Colleges Unite to Drive Down Cost of 'Cloud Computing'

As professors' demand for Web-based services grows, institutional group buying may keep them from going rogue

Liz Condo

Meg Whitman, newly named chief of Hewlett-Packard, made a live video announcement this month that the company will join Internet2 to offer high-end computing, through the Web, to colleges.
October 16, 2011

In one of her first public appearances as chief executive of Hewlett-Packard this month, Meg Whitman beamed in by videoconference to a meeting of college technology leaders to announce the company's participation in what colleges are calling a "community cloud"—a pool of high-performance computers that researchers can tap into online, as needed, from any participating campus.

The officials who stood gazing up at Ms. Whitman, a former gubernatorial candidate in California and eBay executive, call the community cloud a new era of campus technology, and a new way to negotiate deals with tech giants like HP. The big idea: Colleges can collectively bargain with technology companies to establish more campus-friendly terms and prices than any one college could get on its own. In this case, the broker for the deal was Internet2, a nonprofit consortium with some 235 college members.

The group also announced a jointly brokered deal with a company that offers online file-storage lockers, and says it is in talks with other tech companies as well.

Group bargaining for technology has been tried before, but it has sometimes faced resistance or just fizzled out. Colleges have typically asserted that each campus is unique and can't use a boilerplate contract negotiated with other institutions. At least a few colleges reportedly feel that way about the HP deal. But now many campus IT leaders say that putting computing services online seems a natural fit for group purchasing, and that the cost savings can be substantial. These "cloud services"—accessed over the Internet from outside providers far away—don't require colleges to build expensive, customized facilities on their campuses, and they can be turned on or off at the click of a mouse.

One factor putting pressure on colleges to sign such deals is a growing trend of "rogue" technology on campuses. Professors are striking out on their own and using clouds even if campuses don't approve them The academics find free or low-cost consumer services online to support their research and teaching.

They're setting up class blogs on free platforms like WordPress, storing their research data on online file systems such as Dropbox, or forwarding their official campus e-mail to a free account from Google.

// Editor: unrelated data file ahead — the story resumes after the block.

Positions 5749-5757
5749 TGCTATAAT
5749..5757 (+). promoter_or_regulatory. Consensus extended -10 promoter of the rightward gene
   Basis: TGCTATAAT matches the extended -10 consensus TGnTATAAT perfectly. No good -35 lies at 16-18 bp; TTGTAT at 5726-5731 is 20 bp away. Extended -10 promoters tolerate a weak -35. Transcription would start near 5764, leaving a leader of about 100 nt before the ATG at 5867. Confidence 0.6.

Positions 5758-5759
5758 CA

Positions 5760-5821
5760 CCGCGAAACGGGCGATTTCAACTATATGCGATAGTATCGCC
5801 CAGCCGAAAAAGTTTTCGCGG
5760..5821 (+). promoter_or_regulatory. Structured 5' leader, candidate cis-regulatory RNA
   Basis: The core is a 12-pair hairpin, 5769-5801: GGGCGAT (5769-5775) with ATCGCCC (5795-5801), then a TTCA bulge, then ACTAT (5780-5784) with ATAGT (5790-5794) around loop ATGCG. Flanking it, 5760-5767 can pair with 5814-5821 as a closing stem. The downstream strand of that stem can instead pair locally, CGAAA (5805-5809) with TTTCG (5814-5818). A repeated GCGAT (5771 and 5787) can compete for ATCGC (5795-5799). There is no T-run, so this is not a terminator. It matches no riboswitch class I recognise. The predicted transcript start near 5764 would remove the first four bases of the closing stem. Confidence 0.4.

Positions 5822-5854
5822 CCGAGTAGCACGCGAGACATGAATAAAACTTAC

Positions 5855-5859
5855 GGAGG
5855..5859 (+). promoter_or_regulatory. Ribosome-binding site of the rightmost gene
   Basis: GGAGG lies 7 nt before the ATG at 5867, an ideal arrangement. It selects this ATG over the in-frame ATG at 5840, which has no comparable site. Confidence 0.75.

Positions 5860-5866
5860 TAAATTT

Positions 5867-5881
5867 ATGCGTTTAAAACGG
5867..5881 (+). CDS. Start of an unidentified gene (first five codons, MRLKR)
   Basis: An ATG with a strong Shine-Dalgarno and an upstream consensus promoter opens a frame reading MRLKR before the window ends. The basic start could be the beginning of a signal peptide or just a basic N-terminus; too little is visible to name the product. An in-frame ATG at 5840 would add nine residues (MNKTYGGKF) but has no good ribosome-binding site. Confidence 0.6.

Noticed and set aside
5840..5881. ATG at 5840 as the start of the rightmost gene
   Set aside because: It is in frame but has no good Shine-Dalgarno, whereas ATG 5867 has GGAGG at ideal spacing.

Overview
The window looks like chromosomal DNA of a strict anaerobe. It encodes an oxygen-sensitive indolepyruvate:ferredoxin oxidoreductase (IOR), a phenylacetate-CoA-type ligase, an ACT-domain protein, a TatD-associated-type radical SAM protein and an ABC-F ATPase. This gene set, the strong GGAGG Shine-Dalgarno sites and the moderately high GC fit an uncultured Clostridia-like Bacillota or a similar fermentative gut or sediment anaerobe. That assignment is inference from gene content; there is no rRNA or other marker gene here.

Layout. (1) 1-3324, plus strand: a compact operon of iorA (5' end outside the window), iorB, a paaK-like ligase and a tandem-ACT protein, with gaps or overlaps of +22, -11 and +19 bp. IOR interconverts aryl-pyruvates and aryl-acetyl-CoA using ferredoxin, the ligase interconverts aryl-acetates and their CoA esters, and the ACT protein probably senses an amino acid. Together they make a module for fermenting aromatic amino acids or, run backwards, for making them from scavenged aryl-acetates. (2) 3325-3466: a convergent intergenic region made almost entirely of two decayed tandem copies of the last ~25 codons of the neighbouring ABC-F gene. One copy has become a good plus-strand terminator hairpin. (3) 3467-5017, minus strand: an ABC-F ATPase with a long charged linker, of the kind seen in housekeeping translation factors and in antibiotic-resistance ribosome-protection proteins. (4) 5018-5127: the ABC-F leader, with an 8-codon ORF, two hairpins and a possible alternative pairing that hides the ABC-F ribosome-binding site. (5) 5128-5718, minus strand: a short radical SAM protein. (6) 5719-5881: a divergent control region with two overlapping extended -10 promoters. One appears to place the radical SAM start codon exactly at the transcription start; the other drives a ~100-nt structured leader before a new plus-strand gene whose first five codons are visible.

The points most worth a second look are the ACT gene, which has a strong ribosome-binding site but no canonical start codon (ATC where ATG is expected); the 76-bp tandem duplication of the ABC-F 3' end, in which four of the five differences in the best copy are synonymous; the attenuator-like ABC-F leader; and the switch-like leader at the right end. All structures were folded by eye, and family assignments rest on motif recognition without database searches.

That raises legal and security issues, and makes it more difficult for a college to provide central technical support. Officials at one college described a popular free file-storage system as "like Swiss cheese as far as the number of security holes." And colleges are obligated by law to protect information about students.

But some college CIO's figure that if they can't beat these professors, they should join them.

I've seen firsthand the temptation to bring a free consumer service into the classroom (more on that in a minute), and The Chronicle hosts a blog, called ProfHacker, where professors share tips on the latest technologies to become more productive.

Now that the idea of "the cloud" has shifted from buzzword to reality, the question for campus leaders is, Who should control these online services? By banding together, colleges hope to better shape how the services influence campus life.

Few Clouds Over Campus

Compared with other industries, colleges have been slow to adopt cloud services on an institutional level, according to Kenneth C. Green, founding director of the Campus Computing Project, an annual survey of college IT directors. Only 15 percent of campuses surveyed last year said they had a strategic plan for cloud computing, and Mr. Green does not expect a sharp rise in that percentage in this year's survey, which will be released this week.

That could change, though, with Internet2's new effort to broker deals like the one with HP. The consortium says it is in discussions with several other big technology companies as well, as part of a project it is calling Internet2 Net+ Services.

Meanwhile, the College Solutions Group, a group of college technology directors, is leading closed-door talks with major tech companies, including Microsoft, to develop a jointly negotiated contract for colleges to buy cloud e-mail services for their campuses. While hundreds of colleges have signed on with either Microsoft or Google for free or low-cost e-mail for students in recent years, most have had to bargain solo, each one reinventing the wheel (and getting different deals, depending on their size and prestige).

From a technology company's point of view, colleges can be difficult customers. It's not always clear which officials on any given campus make the final decision on expensive contracts. And colleges want to be treated differently from business customers (the "My campus is unique" issue again). Yet for a company like HP, all of higher education represents a tiny portion of its overall business.